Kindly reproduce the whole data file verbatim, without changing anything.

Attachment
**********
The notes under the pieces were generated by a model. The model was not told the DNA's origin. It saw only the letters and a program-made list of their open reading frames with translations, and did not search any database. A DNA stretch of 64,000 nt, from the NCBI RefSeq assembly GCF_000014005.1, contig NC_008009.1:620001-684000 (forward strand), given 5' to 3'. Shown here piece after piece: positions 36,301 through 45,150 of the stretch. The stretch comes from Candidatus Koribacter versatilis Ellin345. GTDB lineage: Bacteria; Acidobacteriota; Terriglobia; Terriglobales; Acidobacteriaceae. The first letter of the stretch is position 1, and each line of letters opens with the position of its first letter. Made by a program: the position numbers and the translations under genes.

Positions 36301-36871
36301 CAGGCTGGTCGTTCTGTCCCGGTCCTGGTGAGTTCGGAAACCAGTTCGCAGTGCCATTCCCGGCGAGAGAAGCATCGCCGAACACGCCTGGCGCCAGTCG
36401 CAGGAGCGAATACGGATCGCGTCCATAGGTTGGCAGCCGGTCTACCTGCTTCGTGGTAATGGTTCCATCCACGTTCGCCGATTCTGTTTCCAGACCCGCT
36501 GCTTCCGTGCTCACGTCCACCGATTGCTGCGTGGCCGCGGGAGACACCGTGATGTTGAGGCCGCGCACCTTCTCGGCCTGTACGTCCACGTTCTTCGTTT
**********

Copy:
The notes under the pieces were generated by a model. The model was not told the DNA's origin. It saw only the letters and a program-made list of their open reading frames with translations, and did not search any database. A DNA stretch of 64,000 nt, from the NCBI RefSeq assembly GCF_000014005.1, contig NC_008009.1:620001-684000 (forward strand), given 5' to 3'. Shown here piece after piece: positions 36,301 through 45,150 of the stretch. The stretch comes from Candidatus Koribacter versatilis Ellin345. GTDB lineage: Bacteria; Acidobacteriota; Terriglobia; Terriglobales; Acidobacteriaceae. The first letter of the stretch is position 1, and each line of letters opens with the position of its first letter. Made by a program: the position numbers and the translations under genes.

Positions 36301-36871
36301 CAGGCTGGTCGTTCTGTCCCGGTCCTGGTGAGTTCGGAAACCAGTTCGCAGTGCCATTCCCGGCGAGAGAAGCATCGCCGAACACGCCTGGCGCCAGTCG
36401 CAGGAGCGAATACGGATCGCGTCCATAGGTTGGCAGCCGGTCTACCTGCTTCGTGGTAATGGTTCCATCCACGTTCGCCGATTCTGTTTCCAGACCCGCT
36501 GCTTCCGTGCTCACGTCCACCGATTGCTGCGTGGCCGCGGGAGACACCGTGATGTTGAGGCCGCGCACCTTCTCGGCCTGTACGTCCACGTTCTTCGTTT